A peal of high-pitched laughter rises sharply above the din of restaurant chatter from a table of three older French women – likely friends, perhaps sisters – who have just shared a moment of mirth over empty, chocolate-stained dessert plates.
A few tables over, a pair of scholarly looking silver-haired gentlemen in tweed blazers, turtlenecks and shiny Oxford shoes, is tucking into plates of sauerkraut and sausage, perhaps discussing philosophy, perhaps catching up on life over their weekly luncheon date.
It’s a Saturday afternoon inside the recently opened Bouillon Chartier Montparnasse (59 Boulevard du Montparnasse, 75006 Paris; +33 1 45 49 19 00), and the Art Nouveau dining rooms are full of mostly local Parisians who have come for the promise of cheap and cheerful French comfort foods at bargain basement prices.
You could call it another kind of French travel paradox: Against a sumptuous setting of brass rails, carved wood, painted glass ceilings, orb light fixtures and ceramic tiled walls, diners tuck into classic French dishes such as leeks vinaigrette, snails, boeuf bourguignon and calf’s head – retro classics that have become increasingly hard to come by in Paris – for between three to 10 euros apiece (or less than $11).
The bouillon’s origin story
The Bouillon Chartier Montparnasse is the latest “bouillon” to open in Paris in recent years and resurrect a late 19th-, early 20th-century tradition that can be credited with birthing the restaurant itself as we know it today. In 2017, the opening of the Bouillon Pigalle (22 Boulevard de Clichy, 75018 Paris; +33 1 42 59 69 31) shook up the local dining scene while the historic Bouillon Julien (16 Rue du Faubourg Saint-Denis, 75010 Paris; +33 1 47 70 12 06) re-opened last year after being converted from an upper-class brasserie. Recently, the same group that opened the wildly popular Bouillon Pigalle also announced plans to open a sister site at Place de la République next year.
As its name suggests, the bouillon was first invented as a place where working-class locals in Paris could stop and recharge with a restorative meat broth or bouillon.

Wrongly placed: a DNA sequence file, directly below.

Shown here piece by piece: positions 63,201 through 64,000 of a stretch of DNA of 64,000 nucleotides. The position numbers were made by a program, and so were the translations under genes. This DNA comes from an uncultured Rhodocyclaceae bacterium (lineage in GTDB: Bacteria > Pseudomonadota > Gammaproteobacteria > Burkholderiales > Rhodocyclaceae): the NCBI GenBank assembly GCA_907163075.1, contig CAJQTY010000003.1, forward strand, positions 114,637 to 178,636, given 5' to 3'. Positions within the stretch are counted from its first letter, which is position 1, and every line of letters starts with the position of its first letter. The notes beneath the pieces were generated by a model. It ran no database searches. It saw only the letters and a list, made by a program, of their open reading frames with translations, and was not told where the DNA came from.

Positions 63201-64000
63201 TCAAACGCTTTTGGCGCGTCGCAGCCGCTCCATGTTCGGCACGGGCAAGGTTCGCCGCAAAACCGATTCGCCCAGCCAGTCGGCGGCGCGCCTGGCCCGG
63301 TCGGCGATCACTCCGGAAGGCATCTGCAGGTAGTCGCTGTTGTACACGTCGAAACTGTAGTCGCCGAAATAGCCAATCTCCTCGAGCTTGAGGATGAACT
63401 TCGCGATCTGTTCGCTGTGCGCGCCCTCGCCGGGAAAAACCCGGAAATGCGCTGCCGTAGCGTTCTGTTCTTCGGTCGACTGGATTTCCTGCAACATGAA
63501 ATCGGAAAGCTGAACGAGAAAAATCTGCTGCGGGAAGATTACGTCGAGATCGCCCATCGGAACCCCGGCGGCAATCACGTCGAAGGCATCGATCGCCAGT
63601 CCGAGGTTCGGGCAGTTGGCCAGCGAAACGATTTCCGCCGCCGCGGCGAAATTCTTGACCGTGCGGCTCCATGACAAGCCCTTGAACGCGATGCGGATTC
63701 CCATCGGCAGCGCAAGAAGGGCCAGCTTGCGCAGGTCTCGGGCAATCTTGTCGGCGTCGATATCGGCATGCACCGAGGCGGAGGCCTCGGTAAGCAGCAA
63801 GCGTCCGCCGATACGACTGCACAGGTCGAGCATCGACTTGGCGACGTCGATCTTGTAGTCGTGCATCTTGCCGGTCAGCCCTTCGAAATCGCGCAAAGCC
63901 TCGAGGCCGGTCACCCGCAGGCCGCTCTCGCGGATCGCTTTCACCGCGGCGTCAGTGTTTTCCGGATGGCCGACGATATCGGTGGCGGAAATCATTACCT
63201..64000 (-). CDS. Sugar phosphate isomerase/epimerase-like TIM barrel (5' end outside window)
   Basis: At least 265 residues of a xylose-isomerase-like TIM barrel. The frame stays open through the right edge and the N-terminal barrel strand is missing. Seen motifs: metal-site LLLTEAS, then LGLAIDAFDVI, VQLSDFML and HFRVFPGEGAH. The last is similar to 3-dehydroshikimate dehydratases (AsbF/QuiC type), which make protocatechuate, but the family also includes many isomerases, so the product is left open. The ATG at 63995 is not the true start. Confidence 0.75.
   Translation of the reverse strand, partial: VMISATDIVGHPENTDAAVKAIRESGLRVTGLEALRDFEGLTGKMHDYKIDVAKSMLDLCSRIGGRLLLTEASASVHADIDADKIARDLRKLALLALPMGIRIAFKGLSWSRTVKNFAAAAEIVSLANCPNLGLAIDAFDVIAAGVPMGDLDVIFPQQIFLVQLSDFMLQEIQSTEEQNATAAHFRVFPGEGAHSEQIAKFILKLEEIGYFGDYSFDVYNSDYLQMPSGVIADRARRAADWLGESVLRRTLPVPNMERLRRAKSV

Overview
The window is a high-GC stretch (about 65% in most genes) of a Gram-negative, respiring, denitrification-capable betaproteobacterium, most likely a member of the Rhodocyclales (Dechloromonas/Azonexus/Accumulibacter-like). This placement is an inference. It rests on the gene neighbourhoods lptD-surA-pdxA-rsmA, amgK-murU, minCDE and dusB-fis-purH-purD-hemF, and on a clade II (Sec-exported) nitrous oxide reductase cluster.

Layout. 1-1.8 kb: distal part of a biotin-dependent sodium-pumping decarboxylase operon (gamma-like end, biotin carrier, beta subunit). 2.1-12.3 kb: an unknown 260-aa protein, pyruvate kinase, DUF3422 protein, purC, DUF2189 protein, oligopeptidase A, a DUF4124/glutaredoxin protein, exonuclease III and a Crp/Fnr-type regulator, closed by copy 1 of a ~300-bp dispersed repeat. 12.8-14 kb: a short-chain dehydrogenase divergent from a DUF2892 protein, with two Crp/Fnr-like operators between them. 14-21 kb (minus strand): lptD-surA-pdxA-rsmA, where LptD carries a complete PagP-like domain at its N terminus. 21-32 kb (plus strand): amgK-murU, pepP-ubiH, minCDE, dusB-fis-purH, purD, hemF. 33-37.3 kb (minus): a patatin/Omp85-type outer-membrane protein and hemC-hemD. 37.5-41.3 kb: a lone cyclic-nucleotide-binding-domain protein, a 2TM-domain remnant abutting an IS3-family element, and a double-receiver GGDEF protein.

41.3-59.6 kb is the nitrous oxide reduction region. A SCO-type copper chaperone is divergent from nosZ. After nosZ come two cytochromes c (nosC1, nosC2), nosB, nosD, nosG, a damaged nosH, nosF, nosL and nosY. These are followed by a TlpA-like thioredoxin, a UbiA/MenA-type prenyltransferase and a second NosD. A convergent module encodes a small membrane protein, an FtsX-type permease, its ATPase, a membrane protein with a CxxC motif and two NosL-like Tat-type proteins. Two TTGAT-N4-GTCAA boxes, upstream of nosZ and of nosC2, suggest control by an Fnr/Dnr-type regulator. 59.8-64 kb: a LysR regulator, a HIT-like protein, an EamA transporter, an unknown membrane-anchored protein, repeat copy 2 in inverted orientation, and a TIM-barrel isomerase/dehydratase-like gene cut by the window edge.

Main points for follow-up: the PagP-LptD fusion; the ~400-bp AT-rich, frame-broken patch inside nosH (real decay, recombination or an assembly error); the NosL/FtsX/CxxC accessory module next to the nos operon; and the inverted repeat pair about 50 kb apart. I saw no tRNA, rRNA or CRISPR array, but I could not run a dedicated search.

It’s widely accepted that the first bouillons were created in the mid 19th-century by a Parisian butcher, Pierre-Louis Duval, who repurposed meat scraps into soups and broths and marketed them as “bouillons restaurants.” Here, the word “restaurant” in French is an adjective to mean “restorative.”
Hence, the word, restaurant.
By the beginning of the 20th century, thanks in large part to his entrepreneurial son Alexandre Duval, Paris had about 250 bouillons serving “restorative broths” across the city to working-class citizens with modest income. Dishes were humble but hearty and comforting and, most importantly, cheap as chips.
Eventually, as they became more popular among the city’s moneyed bourgeoisie, the modest bouillon would evolve into more elaborate and less accessible dining establishments like brasseries and bistros and become a relic of the Parisian dining scene.
Fast forward to Paris 2019, a year that tastemakers at the influential French restaurant guide Le Fooding declared the year of “rétrofoodisme,” a cheeky portmanteau on the growing appetite for retro French dishes.
“Until recently, it was impossible to find a good French onion soup or sole meunière,” said Le Fooding founder Alexandre Cammas.
“And whenever something becomes impossible and rare, the more it becomes desirable. Eventually, it’s not surprising that these retro foods would become fashionable again.”
In other words, what’s old has become new again.
Affordable food in a high-brow setting
Pass by a bouillon on any given day, and odds are you’ll find long but fast-moving queues of Paris locals and in-the-know tourists who have come in search of a low-cost meal in a high-brow setting. While Bouillon Pigalle was built from the ground up, Bouillons Chartier Montparnasse and Julien are carefully preserved historic landmarks that transport diners back to the early 20th century with their opulent interiors marked by stained glass ceilings, hand-painted tiles, wood carvings and mirrored walls.
Meanwhile, Parisians who are familiar with the concept of a bouillon know to temper their expectations: With appetizers averaging between three and five euros and main dishes averaging ten, this won’t be a gastronomic repast.
In general, the price of a main dish at a standard French restaurant usually hovers around the 20 to 30 euro mark ($22 to $34).